What Does the Internet Mean to You?

A lot of things, I’m sure. Somewhere to find information about things you don’t know, perhaps. A place where you can connect with your friends and family through social networks, perhaps. Or maybe it’s where you find great deals, cheaper ways to get your goods and services. Or maybe it’s a tool you can use to promote yourself and/or your business on the cheap. Or it can be somewhere to find entertainment that help you pass your time. It might also be your tool for generating revenue, and for “disrupting the market”.

In its short history, the Internet has managed to connect the world and become a ubiquitous tool and medium. And I think we should congratulate our engineers and entrepreneurs, our volunteers and donors, and our global community that made this happen. We have indeed made great progress with the Internet.

But we must not be contented.

The Internet may be an effective and productive and revolutionary tool, but beyond its utilitarian function, there’s something too many of us overlook: the potential for the Internet to have a heart.

I’d like you, the reader, to think about your web browser: when you first open your browser, without any prior bookmarks, what do you see? Nothing. Just a blank page, white and empty. And it’s up to us to fill it up with whatever we like.

That’s the beginning of the Web. Nobody dictated what the Web has to be, not even Tim Berners-Lee. And like a child with crayons, we are free to color this blank page, this blank canvas with whatever we like. So far, the bulk of us have chosen to make this blank page a functional tool and medium that improves our practical lives. That’s all great, but I think it’s high time our philosophers and artists and teachers step up and color the Internet with other shades. The Internet doesn’t need to be a marketplace, it can be a lovely canvas that pleases our visual senses. The Internet doesn’t need to be an entertainment center, it can be a place for our contemplative meditations. And the Internet doesn’t have to be just a tool, it can be a source of inspiration.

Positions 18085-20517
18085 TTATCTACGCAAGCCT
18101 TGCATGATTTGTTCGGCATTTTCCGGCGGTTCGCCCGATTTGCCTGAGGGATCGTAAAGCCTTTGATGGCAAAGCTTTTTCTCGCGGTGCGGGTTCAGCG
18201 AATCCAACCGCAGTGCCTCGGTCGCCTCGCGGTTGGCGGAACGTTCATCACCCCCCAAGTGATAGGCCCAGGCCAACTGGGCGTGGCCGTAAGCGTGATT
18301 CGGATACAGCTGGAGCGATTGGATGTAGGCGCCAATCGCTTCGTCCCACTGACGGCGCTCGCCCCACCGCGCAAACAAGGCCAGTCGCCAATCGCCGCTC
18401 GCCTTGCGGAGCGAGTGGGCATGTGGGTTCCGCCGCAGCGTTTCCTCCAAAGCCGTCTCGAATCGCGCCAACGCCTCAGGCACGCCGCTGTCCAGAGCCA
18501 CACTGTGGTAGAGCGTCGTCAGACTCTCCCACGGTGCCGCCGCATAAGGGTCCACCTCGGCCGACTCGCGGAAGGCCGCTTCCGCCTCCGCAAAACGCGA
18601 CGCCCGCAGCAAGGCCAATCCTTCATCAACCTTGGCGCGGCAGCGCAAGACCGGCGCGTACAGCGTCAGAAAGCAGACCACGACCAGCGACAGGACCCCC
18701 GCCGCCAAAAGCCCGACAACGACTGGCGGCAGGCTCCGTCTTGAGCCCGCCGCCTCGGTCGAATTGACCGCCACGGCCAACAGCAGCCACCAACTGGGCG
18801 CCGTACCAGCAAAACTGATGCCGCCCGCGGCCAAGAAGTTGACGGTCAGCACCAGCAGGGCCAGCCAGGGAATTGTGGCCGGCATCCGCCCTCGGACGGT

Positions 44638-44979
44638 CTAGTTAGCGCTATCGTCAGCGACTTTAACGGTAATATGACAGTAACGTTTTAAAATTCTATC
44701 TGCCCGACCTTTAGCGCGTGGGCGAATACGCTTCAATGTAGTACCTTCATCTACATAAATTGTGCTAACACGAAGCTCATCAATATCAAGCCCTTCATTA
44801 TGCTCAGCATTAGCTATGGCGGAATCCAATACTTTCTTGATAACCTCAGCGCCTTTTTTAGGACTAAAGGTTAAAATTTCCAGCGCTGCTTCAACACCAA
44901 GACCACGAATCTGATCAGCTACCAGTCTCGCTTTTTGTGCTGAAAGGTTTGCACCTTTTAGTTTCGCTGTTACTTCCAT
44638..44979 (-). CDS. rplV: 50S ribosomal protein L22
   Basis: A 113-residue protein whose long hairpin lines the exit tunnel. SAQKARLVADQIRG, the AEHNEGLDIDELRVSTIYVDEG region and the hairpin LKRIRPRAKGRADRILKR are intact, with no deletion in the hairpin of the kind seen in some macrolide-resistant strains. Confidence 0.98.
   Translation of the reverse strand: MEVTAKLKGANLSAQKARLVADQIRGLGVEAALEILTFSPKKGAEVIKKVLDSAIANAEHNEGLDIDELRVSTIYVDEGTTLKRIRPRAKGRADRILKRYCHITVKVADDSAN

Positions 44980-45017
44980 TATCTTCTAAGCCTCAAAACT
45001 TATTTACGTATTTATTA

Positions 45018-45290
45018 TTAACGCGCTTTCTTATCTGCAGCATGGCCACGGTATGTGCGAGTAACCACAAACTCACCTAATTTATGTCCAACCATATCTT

The reason I’m saying this is because I notice, both as an industry professional and as a user, the disturbing trend of people seeing the Internet as merely a tool for making money, or saving money; of engineers spending all their time thinking about making things more efficient, and businessmen spending all their time selling more online products. But why hasn’t anyone thought of spending more time on creating better content?

By better content, I don’t mean a more persuasive article or a more user friendly interface. No, by better content I mean content that touch our hearts, content that inspire us, content that make us think like a human. Content that is moving.

Years ago, I read a very short article online (sadly, I lost the link), where the writer expounds on the very simple virtue of the Internet: being able to see his daughter’s doodle online in an instant. That was the last time I read something that I felt for. Ten years ago, or more, I came across an online quiz that tests your ability to tell the different Asian races apart (clue: you can’t), and that’s the last time I felt I was taught something truly valuable online. And it was also about ten years ago, when the first Flash websites were in rage, that I saw spurts of online creativity and individuality that truly inspired me, and since then, I have yet to see something online that provoked the same emotions in me.

The point? It’s been a while since we’ve spent time creating content not because it sells, but because we want to inspire and touch. Or maybe just to surprise. And maybe it’s about time we start again. This content doesn’t have to be built on the latest technology, but it does have to come from the heart. Don’t let our next generation see the Internet as a mere tool or source of frivolity; make it much, much more for them.